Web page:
In the run-up to last week’s U.S. Supreme Court hearing in the closely watched case entitled Gonzalez v. Google, we were told that the court’s decision had the potential to wreak havoc with the internet as the justices were called on to decide how online platforms are supposed to handle speech and content moderation.
The case focuses on Section 230 of the Communications Decency Act, which provides protection from liability to tech platforms for most content contributed to their sites by third parties. That means that when users post defamatory tweets or inciting comments on Twitter, Facebook, YouTube and similar platforms, the platforms themselves aren’t deemed legally responsible for that content. But what happens when the platform’s own algorithm promotes offensive tweets, comments or videos? Does the Section 230 protection continue, or does it disappear?
The Gonzalez case was brought by the family of a 23-year-old American college student who was killed in a Paris restaurant attack by Islamic State followers. The family argues that YouTube has some responsibility for the death, since YouTube’s “Up Next” algorithm promoted radicalizing material to viewers who viewed similar radicalized posts, and that process further influenced the viewers to engage in terror attacks.
There is appeal to the Gonzalez theory. It makes sense to distinguish between material that a platform merely hosts from material that the platform itself promotes. But if platforms will be liable for algorithmically “recommended” content — which is a process that simply provides links based upon what the viewer has already selected to watch — the ramifications could be monumental. It would change the way the internet operates and would likely cause platforms to abandon any systems that recommend or prioritize material based upon a user’s inquiry or viewing history. Instead, as asserted by one of Google’s lawyers, the internet would be rendered a useless jumble.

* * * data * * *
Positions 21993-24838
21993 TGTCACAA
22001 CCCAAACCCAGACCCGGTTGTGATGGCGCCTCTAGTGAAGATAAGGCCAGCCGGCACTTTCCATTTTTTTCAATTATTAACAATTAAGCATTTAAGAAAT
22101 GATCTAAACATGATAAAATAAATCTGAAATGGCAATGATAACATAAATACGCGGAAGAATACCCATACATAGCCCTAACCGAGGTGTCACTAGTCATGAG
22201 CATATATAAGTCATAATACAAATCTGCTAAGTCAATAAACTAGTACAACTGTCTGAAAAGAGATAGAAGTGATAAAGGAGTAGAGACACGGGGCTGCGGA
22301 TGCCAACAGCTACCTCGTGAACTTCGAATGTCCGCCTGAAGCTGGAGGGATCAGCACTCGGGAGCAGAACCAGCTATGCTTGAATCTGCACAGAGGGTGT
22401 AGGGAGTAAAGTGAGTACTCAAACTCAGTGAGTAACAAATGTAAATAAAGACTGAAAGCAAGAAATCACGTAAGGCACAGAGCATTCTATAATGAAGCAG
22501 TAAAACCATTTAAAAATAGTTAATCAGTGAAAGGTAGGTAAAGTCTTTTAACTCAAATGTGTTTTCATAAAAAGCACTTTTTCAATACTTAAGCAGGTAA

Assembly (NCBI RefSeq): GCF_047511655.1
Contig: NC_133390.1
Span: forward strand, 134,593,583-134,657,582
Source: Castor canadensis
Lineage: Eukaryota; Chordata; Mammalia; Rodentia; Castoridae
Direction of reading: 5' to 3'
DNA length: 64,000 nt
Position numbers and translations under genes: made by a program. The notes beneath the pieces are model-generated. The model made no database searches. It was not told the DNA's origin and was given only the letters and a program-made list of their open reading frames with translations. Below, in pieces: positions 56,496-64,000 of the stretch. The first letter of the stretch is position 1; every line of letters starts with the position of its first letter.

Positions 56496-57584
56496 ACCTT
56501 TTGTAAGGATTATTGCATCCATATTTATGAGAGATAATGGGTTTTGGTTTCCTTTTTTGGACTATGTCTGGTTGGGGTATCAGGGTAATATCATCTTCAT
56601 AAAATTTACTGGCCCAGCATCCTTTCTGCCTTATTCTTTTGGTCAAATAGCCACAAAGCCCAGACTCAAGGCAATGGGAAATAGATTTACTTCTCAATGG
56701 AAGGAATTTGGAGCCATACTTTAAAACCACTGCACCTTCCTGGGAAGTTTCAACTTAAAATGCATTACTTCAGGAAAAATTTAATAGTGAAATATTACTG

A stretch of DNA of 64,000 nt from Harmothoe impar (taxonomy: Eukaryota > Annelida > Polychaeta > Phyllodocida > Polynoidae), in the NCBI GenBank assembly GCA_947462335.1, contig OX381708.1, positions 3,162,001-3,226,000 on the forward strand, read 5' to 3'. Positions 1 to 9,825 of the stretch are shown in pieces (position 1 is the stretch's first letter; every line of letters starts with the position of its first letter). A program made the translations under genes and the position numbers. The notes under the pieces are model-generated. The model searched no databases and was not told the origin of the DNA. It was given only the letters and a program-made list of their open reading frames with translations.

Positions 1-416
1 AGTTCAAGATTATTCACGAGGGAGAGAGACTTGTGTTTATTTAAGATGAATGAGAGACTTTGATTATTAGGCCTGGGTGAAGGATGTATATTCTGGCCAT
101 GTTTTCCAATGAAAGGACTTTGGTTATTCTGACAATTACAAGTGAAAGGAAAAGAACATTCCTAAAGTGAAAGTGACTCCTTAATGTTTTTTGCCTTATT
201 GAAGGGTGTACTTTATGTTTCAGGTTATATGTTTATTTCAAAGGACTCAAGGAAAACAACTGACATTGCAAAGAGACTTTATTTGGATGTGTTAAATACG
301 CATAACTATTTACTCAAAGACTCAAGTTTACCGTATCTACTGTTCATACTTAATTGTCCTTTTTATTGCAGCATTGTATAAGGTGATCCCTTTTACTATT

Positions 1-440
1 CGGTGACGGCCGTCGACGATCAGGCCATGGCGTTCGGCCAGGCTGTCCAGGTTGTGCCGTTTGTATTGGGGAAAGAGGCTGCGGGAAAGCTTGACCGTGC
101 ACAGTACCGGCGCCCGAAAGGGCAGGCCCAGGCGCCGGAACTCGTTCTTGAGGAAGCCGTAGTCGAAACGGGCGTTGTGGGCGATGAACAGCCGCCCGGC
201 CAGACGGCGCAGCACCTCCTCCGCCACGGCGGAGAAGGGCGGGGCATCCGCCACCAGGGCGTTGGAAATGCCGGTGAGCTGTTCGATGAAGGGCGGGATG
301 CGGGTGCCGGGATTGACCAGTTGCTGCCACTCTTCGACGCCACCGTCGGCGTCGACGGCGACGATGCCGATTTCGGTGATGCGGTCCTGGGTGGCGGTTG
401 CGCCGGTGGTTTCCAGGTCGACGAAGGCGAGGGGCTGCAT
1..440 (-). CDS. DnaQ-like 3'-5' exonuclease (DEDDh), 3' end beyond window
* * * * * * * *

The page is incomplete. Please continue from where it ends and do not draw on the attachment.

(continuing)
In the near three hours of argument on the case, we saw very little of the “activist” court so many have complained about. None of the justices seemed anxious to take this one on. Instead, we heard practical, thoughtful and challenging questions along with palpable frustration with the court being called upon to decide an issue that requires legislative clarification and guidance.
Although we sympathize with the Gonzalez family and others who have been so brutally impacted by horrific internet posts, it is not the responsibility of the courts to rewrite legislation. Section 230 and its 26 words that are the focus of the debate in the Gonzalez case were created by Congress in 1996, when the internet was in its infancy. A lot has changed since then, including the advent of the algorithms that are at issue in the case and developing artificial intelligence that impacts our internet interactions and our daily lives.
Congress needs to address these issues in a comprehensive manner. Congress needs to develop new laws, standards and guidance to deal with today’s ever-expanding technological development and use. That is the job of the legislature, not the courts. ■